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Why Lands' End had to apologize for publishing an interview with Gloria Steinem

Gloria Steinem proved to be too much for Lands' End customers.
Gloria Steinem proved to be too much for Lands' End customers.
Jonathan Leibson/Getty Images

Lands' End, the clothing retailer known for its monogrammed backpacks and all-American family aesthetic, published an interview with Gloria Steinem in its catalogue to honor her as a feminist legend.

Instead, the company ended up enraging its customers, apologizing, and removing all mention of Steinem from its site.

The Wisconsin-based company was met with a deluge of attacks from pro-life advocates on its Facebook page after publishing an interview with 81-year-old Steinem, a bastion of second-wave feminism – or as critics put it, an "anti-child" and "vocal pro-abortion celebrity."

The interview with Lands' End CEO Federica Marchionni focused on Steinem's career as a writer and her life as an equal rights activist. It didn't mention abortion:

FM: What do you think key challenges are for women in today's workplace?

GS: It differs from woman to woman. For some, it's trying to both look after children and have a work life. For others, it's inequality in general. Every group of women is most effective when we're working on that which we really understand and know. We just need to support each other while we're doing it.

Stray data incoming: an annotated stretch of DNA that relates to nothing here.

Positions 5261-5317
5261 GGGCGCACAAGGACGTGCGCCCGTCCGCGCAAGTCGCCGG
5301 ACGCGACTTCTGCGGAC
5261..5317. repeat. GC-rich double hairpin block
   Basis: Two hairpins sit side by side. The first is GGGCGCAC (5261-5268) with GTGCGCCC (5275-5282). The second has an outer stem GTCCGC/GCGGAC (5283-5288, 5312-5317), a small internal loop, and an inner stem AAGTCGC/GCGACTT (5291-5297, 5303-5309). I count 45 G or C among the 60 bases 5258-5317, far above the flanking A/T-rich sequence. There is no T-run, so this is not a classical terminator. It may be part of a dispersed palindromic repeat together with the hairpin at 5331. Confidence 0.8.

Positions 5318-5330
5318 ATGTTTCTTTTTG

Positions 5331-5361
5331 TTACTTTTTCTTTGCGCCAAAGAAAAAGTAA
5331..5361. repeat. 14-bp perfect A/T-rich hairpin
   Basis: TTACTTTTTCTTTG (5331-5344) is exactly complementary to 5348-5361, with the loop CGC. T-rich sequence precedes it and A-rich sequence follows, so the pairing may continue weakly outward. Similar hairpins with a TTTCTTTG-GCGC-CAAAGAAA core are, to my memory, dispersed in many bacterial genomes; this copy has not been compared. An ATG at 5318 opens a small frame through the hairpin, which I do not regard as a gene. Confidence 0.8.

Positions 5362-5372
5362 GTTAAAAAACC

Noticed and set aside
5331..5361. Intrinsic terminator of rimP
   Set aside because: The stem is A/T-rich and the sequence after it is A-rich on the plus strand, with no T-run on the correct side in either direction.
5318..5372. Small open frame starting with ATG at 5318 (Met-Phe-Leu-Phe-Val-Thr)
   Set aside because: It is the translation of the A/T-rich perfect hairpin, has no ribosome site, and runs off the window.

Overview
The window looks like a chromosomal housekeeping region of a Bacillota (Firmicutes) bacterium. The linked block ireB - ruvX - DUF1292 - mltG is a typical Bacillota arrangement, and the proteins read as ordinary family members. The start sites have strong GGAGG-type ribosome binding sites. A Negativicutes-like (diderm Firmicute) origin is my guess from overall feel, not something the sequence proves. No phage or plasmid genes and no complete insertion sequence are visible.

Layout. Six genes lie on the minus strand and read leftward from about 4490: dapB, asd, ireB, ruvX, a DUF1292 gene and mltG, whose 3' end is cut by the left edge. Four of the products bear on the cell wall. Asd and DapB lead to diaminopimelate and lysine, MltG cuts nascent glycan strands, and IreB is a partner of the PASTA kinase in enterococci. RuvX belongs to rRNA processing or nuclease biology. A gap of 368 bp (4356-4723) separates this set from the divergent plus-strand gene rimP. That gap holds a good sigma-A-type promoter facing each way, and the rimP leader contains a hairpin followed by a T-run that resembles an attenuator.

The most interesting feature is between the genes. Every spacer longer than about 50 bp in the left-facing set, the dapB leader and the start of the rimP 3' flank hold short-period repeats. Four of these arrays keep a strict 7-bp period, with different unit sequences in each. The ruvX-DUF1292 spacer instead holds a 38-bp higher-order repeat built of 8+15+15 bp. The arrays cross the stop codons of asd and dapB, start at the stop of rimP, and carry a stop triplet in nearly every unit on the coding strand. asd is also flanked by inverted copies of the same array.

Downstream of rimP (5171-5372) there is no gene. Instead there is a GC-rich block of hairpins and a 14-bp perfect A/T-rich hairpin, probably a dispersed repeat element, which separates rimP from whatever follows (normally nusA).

Still, the company's conservative customer base wasn't pleased.

"We understand that some of our customers were offended by the inclusion of an interview in a recent catalog with Gloria Steinem on her quest for women's equality," the company said in a statement Wednesday. "We thought it was a good idea and we heard from our customers that, for different reasons, it wasn't."

According to the Associated Press, at least two private religious schools that used Lands' End to order school uniforms, including the Missouri College of the Ozarks, have now boycotted the company because of its alleged Steinem endorsement.

What Lands' End was trying to do isn't unusual: Feminism is a hot marketing trend. Beauty companies like Dove and Pantene have long reached out to their customers by celebrating womanhood. "Female empowerment sells," Ad Age concluded in 2014. But Lands' End just learned that it doesn't work for everybody.